RESTAURANTS

Bookstore and coffee shop Sidekick Coffee opens in University Heights

Store focuses on children's, young adult literature

Sidekick Coffee & Books owner Katy Herbold (center) serves coffee and a muffin Shelby Hourigan (right) of Iowa City, Iowa, while Jenna Emanuel brings an almond Florentine bar for Nick Williford also of Iowa City at the coffee shop and bookstore in University Heights, Iowa on Tuesday, Sept. 17, 2019. (Jim Slosiarek/The Gazette)
Sidekick Coffee & Books owner Katy Herbold (center) serves coffee and a muffin Shelby Hourigan (right) of Iowa City, Iowa, while Jenna Emanuel brings an almond Florentine bar for Nick Williford also of Iowa City at the coffee shop and bookstore in University Heights, Iowa on Tuesday, Sept. 17, 2019. (Jim Slosiarek/The Gazette)
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UNIVERSITY HEIGHTS — For many years, one of Katy Herbold’s dreams was to open a bookstore that focused on children’s and young adult books.

That ambition became a reality Monday when Sidekick Coffee & Books opened at 1310 1/2 Melrose Ave. in University Heights. As the name implies, the business is one-half area coffee shop, one-half local bookstore.

“The community had been really eager for a coffee shop to open in University Heights,” said Herbold, who moved there seven years ago. “It’s a very walkable community, not too far from downtown but far enough that we were hoping for our own community space.

“Where we are located has a lot of traffic passing by, going to and from University of Iowa Hospitals and Clinics. It’s also very busy on UI game days.”

Her background played a role the decision to open a bookstore that sells literature for children and young adults.

“I have been a first-grade and second-grade teacher, taught English as a second language and worked as an event planner for the University of Iowa and the Kennedy Center in Washington, D.C.,” said Herbold, who has three young children. “I’m hoping to bring all that together by planning some unique events at the coffee shop for children and some stuff for adults as well.”

Herbold worked with a book distributor and the American Booksellers Association to select the new books that she offers in her shop.

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“I order my books from a distributor that works with other independent bookstores,” Herbold said. “I was sent a list of about 6,000 titles based on the square footage of my store. I went through each and every title myself and decided whether I wanted to sell it in my shop.

“I narrowed it down to what I felt I could start with and the quality that I wanted to offer. The children at my house also have strong opinions about what they will read.”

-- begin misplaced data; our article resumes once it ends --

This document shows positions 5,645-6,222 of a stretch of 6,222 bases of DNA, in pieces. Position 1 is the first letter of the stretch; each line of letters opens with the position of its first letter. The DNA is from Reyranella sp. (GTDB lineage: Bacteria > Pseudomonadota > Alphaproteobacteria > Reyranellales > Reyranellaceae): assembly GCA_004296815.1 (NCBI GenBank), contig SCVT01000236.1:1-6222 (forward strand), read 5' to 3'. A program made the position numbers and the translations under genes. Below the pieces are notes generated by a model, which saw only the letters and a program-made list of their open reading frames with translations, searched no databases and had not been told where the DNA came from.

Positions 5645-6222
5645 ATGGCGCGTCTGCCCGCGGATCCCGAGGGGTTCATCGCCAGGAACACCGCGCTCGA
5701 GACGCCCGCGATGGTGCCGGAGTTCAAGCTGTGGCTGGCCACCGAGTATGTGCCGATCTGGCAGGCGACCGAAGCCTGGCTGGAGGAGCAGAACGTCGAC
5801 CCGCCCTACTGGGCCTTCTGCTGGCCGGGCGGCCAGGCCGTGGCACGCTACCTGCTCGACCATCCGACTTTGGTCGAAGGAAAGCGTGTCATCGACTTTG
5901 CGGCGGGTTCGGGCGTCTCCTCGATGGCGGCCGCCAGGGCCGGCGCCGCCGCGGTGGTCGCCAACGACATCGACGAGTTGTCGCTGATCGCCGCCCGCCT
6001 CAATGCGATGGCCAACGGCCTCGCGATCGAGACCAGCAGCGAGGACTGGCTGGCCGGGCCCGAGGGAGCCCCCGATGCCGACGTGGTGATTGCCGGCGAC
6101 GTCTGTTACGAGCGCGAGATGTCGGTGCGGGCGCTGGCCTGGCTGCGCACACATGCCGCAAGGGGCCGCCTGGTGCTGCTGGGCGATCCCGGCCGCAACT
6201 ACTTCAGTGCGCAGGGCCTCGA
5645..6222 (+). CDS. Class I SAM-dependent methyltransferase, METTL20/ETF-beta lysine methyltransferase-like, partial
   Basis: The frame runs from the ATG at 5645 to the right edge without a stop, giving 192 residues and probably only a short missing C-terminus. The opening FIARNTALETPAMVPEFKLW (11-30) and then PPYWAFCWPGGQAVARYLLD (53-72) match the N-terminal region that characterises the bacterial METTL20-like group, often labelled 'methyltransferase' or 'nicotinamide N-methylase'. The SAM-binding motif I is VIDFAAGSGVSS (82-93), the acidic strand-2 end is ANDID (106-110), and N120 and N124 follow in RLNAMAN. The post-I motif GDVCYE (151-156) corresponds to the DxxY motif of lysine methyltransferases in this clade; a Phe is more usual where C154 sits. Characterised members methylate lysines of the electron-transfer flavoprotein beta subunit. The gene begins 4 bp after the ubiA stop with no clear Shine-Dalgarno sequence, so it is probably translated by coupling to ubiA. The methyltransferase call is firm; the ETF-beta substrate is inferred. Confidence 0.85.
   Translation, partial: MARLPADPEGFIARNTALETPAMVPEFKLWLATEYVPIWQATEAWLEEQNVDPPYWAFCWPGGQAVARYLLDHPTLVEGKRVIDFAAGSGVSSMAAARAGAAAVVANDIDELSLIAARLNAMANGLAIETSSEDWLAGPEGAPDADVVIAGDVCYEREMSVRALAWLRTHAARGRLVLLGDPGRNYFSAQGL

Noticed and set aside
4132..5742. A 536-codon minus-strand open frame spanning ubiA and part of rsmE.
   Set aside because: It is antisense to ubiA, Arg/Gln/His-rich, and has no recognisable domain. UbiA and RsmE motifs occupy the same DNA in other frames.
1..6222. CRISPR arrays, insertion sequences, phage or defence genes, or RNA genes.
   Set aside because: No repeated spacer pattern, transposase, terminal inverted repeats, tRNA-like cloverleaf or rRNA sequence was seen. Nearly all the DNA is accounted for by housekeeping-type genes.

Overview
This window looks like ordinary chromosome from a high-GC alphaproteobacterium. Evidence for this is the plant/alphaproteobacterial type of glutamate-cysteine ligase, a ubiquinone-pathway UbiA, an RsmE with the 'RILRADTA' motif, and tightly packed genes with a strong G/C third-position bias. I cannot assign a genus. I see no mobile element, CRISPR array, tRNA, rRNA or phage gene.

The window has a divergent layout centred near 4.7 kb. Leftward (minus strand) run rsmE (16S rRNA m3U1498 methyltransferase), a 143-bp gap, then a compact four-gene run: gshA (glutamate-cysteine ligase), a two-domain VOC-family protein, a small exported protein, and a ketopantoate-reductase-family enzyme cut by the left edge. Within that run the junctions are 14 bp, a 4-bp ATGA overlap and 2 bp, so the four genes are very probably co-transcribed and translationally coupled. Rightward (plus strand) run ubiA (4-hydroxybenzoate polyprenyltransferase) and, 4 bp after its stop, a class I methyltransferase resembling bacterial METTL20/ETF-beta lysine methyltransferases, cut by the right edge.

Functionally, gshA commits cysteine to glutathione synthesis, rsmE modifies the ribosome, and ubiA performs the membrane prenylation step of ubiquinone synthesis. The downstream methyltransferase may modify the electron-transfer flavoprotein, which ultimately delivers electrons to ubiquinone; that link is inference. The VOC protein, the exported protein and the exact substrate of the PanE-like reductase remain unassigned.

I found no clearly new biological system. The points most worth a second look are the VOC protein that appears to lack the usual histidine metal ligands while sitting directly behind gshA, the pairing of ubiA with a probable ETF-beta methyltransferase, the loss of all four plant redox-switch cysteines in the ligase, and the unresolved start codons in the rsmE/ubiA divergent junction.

Herbold and her family visited a number of bookstores around the country in the past few years to see what was offered.

“I know exactly where they are going to go and what they want me to buy,” she said. “They like to read non-fiction animal books. We found that really to be lacking (in the area), so I have an entire section of non-fiction animal books in my store.”

Herbold said the way children are engaged with a picture or story book is something they remember for a long time.

“I’ve also tried to select some engaging series in the fiction area,” she said. “Of course, we have the Harry Potter series and the new illustrated version of that comes out in October. We are pretty excited about that.”

Herbold said the idea of combining books and coffee appealed to her.

“Coffee and books to me just go hand in hand,” she said. “I love coffee, and my husband and I have sampled a lot of coffee around town and around the country.

“We landed on Intelligentsia Coffee in Chicago. They helped us get the right machines to make their coffee and provided us training here and in Chicago.”

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The shop’s 12 employees include some experienced baristas as well as those who are learning very quickly, and all of them like to talk about books.

The name of the business, she said, was inspired by two things.

“I always think that sidekicks in stories are my favorite characters,” she said. “I like Piglet in ‘Winnie the Pooh.’ Sidekicks always having the moral compass to keep the main character on track,” Herbold said. “The other inspiration was my three boys, who I refer to as my sidekicks. I wanted to do something besides their names because they were my inspiration for the bookshop.”

A small stage will be installed later this week for story times and events such as open mic nights for music and performance.

Herbold is looking forward to Saturday when the Hawkeyes will be playing in Kinnick Stadium up Melrose Avenue from her new seven-day-a-week shop.

“We’re hoping people will stop in for coffee before the game and look around the bookstore,” she said.

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